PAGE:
And lastly, switching to becoming a more sustainable product can backfire because of the negative perceptions and connotations consumers think others will associate to them for using a sustainable product. All products have perceptions that create a stereotype of a consumer, and sustainable products are no different. Often consumers worry the will be labeled as "hippies" or "feminine," and potential consumers may feel as though they’ll be judged by their peers if they purchase these sustainable products. This can lead to potential customers actively avoiding your products and choosing less sustainable ones.

This is particularly the case for male consumers too. Men are much more likely to avoid sustainable products over fear of judgement, and potential being seen as less masculine, because of their purchases. However, on the positive side, these stereotypes are changing, and "traditional masculinity" is becoming less attractive. With this, sustainability is becoming more attractive to male consumers.

So, how can companies navigate this problem?

In the short-term, the labeling and information around sustainable products needs to be simpler and more effective. A huge reason why these products suffer on uptake is because their labeling is confusing, there is an information overload or these products come across as overselling their sustainability focus.

The sustainability focus of the product should not be exaggerated too much. This can come across as inauthentic. This is only going to deter consumers.

It must be simpler so a person can identify a sustainable product without having to closely read all the the information on how and why this product is sustainable than others. More general wording is needed so that anyone reading the product can understand very easily its sustainability offerings.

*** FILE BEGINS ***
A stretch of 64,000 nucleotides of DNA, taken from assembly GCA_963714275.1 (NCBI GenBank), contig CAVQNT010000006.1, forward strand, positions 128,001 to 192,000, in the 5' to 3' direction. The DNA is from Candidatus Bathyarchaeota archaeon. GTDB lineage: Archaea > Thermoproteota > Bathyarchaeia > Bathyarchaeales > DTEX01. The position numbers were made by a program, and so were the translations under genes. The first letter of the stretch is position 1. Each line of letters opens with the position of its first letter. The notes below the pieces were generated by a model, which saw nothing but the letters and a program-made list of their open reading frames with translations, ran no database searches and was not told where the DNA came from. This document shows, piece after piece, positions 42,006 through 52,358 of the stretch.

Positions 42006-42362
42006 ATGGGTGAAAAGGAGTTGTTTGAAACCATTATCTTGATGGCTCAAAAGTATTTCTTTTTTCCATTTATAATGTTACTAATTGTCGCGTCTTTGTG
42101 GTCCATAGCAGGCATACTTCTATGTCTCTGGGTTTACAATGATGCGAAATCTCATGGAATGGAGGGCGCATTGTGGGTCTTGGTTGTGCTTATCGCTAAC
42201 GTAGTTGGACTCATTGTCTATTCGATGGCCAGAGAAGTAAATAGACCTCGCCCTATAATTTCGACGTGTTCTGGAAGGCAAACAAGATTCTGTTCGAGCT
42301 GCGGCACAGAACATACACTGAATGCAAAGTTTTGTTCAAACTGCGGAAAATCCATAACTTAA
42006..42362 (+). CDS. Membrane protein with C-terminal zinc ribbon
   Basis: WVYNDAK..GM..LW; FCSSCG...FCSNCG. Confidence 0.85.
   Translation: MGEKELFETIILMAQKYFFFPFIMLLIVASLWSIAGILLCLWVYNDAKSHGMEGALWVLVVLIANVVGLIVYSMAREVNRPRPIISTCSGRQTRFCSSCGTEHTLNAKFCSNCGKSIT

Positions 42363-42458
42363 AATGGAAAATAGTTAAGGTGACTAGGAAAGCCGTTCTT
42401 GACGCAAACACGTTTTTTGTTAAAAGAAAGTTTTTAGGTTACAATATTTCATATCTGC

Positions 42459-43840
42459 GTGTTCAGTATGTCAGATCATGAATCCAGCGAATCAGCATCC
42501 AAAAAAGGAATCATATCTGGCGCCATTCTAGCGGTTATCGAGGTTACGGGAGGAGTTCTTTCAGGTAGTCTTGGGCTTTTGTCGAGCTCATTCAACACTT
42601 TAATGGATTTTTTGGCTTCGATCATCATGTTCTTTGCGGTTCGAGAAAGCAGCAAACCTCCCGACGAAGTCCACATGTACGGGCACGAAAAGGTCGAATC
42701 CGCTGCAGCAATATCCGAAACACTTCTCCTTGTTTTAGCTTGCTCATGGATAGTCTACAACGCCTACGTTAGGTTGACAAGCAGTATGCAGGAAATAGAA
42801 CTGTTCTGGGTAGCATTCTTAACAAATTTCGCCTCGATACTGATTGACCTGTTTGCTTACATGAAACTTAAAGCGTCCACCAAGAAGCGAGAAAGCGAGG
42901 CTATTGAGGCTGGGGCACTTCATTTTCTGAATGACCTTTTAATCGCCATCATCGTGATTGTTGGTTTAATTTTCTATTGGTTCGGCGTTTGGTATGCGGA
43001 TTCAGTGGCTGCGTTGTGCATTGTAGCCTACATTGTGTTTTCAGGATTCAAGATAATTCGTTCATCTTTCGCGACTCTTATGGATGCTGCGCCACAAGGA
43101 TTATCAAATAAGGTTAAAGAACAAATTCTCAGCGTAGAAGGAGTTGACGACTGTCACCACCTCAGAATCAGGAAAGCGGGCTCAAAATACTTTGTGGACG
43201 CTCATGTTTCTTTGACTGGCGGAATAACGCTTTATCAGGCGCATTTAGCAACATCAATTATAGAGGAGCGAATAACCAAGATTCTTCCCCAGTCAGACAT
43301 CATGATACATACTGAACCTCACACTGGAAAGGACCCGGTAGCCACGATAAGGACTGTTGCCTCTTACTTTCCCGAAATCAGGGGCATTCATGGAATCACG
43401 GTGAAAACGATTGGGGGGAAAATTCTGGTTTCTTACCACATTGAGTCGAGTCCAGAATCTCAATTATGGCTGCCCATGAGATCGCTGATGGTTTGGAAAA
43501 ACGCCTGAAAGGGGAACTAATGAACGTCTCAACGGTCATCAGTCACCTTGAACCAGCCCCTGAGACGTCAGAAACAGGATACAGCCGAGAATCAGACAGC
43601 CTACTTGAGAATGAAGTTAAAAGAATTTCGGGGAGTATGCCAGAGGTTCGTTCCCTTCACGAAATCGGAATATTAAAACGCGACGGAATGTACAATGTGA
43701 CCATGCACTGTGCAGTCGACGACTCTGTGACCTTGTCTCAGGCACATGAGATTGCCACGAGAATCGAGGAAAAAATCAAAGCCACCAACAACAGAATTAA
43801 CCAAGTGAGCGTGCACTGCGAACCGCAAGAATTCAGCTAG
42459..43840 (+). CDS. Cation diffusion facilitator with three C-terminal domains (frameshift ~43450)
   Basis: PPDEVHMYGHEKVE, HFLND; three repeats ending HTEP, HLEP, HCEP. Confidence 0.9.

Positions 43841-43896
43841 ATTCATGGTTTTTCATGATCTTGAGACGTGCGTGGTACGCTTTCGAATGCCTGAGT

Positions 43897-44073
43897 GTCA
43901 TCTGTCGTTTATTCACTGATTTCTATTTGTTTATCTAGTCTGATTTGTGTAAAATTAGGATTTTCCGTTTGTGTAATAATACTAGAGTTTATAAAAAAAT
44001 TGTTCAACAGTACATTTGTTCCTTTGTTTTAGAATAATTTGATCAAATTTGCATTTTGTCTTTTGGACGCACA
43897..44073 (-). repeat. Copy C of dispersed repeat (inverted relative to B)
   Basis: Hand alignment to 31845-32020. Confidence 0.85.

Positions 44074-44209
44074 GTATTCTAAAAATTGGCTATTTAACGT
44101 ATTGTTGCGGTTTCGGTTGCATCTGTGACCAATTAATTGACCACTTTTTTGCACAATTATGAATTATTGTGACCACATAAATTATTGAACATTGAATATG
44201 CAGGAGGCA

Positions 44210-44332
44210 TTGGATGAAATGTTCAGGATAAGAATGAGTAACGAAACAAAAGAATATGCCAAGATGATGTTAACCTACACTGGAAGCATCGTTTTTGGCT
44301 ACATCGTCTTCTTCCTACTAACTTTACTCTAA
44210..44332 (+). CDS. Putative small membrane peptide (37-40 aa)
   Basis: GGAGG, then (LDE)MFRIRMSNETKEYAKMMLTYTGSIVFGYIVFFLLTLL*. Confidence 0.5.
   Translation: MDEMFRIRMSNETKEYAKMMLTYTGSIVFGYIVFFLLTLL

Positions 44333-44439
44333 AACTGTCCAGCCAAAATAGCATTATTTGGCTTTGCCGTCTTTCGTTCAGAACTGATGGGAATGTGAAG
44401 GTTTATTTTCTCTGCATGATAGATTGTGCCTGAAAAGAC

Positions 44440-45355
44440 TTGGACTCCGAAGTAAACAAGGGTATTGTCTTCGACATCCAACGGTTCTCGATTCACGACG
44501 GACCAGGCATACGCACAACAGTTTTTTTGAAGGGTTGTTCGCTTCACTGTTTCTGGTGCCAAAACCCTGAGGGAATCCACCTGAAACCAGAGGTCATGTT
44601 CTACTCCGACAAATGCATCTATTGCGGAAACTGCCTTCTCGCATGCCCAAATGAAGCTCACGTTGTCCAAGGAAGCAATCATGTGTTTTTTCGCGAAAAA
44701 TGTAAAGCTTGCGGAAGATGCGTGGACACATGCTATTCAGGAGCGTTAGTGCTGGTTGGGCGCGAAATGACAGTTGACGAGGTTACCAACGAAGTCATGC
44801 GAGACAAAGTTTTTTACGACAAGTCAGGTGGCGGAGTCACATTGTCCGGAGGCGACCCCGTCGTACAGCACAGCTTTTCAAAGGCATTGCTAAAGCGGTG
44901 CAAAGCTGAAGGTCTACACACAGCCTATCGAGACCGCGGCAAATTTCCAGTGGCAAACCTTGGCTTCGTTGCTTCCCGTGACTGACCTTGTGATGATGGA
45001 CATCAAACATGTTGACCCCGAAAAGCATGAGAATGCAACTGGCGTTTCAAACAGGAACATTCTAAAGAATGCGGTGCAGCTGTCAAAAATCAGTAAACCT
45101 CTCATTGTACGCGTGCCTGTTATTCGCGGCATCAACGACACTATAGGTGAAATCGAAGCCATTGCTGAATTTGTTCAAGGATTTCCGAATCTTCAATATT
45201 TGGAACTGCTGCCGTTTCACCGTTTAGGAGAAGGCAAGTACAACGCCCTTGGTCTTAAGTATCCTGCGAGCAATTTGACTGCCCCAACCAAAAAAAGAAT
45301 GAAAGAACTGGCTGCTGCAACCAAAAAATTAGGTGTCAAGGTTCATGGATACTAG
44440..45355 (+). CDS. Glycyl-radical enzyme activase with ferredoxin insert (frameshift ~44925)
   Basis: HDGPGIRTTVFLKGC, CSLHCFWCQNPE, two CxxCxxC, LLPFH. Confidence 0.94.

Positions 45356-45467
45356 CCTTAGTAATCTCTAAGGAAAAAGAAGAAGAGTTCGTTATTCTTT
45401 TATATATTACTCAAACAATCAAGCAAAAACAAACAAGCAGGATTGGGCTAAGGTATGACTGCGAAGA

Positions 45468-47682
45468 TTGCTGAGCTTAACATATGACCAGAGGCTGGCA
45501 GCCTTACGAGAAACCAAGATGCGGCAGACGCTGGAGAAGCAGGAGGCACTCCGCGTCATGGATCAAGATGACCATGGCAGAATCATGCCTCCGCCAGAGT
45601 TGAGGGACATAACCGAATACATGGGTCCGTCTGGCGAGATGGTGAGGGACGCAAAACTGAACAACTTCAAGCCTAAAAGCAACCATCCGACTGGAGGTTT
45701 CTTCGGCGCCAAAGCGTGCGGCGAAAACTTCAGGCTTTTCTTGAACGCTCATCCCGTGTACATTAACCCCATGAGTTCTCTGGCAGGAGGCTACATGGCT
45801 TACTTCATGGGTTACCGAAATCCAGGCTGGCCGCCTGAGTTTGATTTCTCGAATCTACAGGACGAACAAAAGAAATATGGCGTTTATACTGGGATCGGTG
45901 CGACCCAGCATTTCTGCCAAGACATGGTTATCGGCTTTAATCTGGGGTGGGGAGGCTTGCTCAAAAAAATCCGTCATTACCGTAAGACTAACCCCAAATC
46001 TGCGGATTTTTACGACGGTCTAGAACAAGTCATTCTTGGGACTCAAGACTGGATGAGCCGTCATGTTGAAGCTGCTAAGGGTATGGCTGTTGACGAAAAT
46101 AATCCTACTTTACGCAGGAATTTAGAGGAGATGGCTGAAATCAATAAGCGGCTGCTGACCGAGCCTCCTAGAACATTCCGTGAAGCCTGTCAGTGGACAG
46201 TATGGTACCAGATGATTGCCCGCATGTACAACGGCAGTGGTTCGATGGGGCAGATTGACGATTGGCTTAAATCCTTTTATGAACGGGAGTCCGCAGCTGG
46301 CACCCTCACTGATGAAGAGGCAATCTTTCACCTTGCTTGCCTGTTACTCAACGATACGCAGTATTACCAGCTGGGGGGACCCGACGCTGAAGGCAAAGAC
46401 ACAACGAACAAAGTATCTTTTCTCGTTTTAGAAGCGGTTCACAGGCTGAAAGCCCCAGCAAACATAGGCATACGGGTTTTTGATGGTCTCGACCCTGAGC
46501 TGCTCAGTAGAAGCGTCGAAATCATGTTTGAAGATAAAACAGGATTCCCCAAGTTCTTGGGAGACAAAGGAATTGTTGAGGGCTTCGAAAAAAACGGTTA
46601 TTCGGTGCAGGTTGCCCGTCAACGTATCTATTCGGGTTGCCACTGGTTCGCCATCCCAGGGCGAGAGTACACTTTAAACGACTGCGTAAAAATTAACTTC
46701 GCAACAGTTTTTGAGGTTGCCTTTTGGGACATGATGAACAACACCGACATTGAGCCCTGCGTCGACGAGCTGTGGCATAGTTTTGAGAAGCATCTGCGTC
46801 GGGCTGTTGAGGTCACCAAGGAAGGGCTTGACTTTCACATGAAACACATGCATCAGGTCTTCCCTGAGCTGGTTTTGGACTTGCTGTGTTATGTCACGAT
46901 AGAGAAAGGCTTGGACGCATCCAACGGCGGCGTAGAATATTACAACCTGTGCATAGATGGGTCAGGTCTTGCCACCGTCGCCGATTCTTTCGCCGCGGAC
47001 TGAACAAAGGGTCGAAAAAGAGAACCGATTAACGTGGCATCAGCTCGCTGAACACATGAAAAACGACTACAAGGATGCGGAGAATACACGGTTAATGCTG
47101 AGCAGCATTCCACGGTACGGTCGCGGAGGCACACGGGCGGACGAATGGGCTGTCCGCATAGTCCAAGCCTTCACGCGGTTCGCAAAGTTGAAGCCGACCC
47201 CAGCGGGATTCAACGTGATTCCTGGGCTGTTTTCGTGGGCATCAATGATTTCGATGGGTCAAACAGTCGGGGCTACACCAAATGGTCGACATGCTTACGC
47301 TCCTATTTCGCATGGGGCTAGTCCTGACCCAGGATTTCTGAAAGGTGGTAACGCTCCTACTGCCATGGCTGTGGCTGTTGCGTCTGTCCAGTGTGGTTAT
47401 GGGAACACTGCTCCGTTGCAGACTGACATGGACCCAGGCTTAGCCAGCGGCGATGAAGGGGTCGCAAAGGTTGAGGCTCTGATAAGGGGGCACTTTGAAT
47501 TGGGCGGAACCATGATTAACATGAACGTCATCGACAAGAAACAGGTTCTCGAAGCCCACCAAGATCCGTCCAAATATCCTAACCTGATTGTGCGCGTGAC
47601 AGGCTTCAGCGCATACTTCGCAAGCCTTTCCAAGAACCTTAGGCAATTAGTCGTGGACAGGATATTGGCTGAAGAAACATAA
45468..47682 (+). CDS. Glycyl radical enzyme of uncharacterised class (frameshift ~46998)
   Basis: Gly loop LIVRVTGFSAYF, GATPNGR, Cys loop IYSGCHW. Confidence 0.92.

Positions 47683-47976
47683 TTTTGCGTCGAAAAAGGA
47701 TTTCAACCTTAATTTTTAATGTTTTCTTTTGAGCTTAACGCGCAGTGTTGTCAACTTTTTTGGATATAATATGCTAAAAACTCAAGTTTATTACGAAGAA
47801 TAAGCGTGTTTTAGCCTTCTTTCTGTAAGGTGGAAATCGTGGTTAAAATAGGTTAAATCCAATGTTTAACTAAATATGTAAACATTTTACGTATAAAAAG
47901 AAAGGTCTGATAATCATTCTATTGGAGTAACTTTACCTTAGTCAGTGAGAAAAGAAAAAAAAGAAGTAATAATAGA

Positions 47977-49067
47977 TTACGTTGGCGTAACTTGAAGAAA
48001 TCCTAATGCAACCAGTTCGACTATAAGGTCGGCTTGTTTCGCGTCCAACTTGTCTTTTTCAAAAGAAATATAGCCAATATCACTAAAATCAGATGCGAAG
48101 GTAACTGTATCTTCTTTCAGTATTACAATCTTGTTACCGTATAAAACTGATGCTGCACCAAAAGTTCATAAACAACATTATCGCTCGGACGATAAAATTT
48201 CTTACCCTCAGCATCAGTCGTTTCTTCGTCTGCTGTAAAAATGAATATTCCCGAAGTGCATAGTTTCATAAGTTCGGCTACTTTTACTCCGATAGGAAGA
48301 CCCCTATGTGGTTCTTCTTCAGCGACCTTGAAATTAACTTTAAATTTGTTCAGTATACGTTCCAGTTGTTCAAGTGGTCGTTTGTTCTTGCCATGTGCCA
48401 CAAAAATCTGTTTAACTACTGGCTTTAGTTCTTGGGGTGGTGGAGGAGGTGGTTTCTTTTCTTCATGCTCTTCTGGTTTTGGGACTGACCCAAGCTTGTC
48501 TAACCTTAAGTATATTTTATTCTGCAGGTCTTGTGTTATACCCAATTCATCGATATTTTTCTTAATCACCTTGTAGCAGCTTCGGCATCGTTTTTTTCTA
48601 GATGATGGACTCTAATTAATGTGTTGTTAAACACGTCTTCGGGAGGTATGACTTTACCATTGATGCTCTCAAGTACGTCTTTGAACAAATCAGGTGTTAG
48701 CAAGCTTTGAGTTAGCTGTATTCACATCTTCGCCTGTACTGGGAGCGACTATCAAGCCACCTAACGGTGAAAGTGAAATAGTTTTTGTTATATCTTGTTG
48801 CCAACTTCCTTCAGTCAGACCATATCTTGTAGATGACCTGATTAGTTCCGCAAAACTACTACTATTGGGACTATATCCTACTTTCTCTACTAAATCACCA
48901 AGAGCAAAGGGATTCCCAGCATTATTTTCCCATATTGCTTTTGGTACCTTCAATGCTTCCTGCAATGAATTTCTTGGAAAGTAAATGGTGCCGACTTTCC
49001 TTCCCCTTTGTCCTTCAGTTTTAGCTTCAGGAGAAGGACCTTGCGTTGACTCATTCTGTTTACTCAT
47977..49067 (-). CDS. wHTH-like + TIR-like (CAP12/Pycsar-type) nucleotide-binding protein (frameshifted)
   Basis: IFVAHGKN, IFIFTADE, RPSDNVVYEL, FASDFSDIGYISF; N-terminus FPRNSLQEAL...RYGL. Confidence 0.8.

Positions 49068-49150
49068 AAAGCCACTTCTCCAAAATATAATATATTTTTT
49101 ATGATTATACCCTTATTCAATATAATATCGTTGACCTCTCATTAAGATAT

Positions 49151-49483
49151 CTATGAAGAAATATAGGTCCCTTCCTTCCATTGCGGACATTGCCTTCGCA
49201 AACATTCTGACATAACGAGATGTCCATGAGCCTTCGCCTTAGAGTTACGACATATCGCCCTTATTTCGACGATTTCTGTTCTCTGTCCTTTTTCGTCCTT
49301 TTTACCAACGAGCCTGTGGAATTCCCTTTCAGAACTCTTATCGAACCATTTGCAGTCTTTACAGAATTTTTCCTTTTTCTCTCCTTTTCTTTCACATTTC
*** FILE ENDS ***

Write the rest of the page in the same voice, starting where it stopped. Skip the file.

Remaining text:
But also, the sustainability focus of the product should not be exaggerated too much. This can come across as inauthentic. This is only going to deter consumers and make them more skeptical of sustainable companies. If brands are seen to be greenwashing that could drastically affect the sales. Packaging should be subtle, simple and informative.

From a long-term point of view, it is clear that greater and better communication around sustainable products is needed. The stereotypes that surround not only sustainable products, but also the people that consume these products too, are completely outdate, and positive communication around this is increasingly needed.

Previously, it may have been true that sustainable products in the past have had to compromise elsewhere, but today’s technology has allowed companies to move further in producing good-quality sustainable products. And yet this view still endures. There needs to be greater communication around the fact that choosing a sustainable product does not mean choosing one that is less robust, less tasty or less likely to last. Sustainable products work in the exact way that traditional products do — this needs to be better communicated.

Urgently, we must also actively look to change the negative connotations and stereotypes that are linked to people who buy sustainable products. This perception is certainly changing slowly, but more needs to be done to market the sustainable consumer as a conscious, smart and aware, and not "hippie" or "feminine."

Companies might not be able to do this all on their own. It will need to be a joint effort between them and governments. Both must do more to change the perceptions of sustainable products. Good marketing and communication practices can help create the best possible packaging, better communicate the positives of sustainable products, and change the pesky stereotypes that come with them.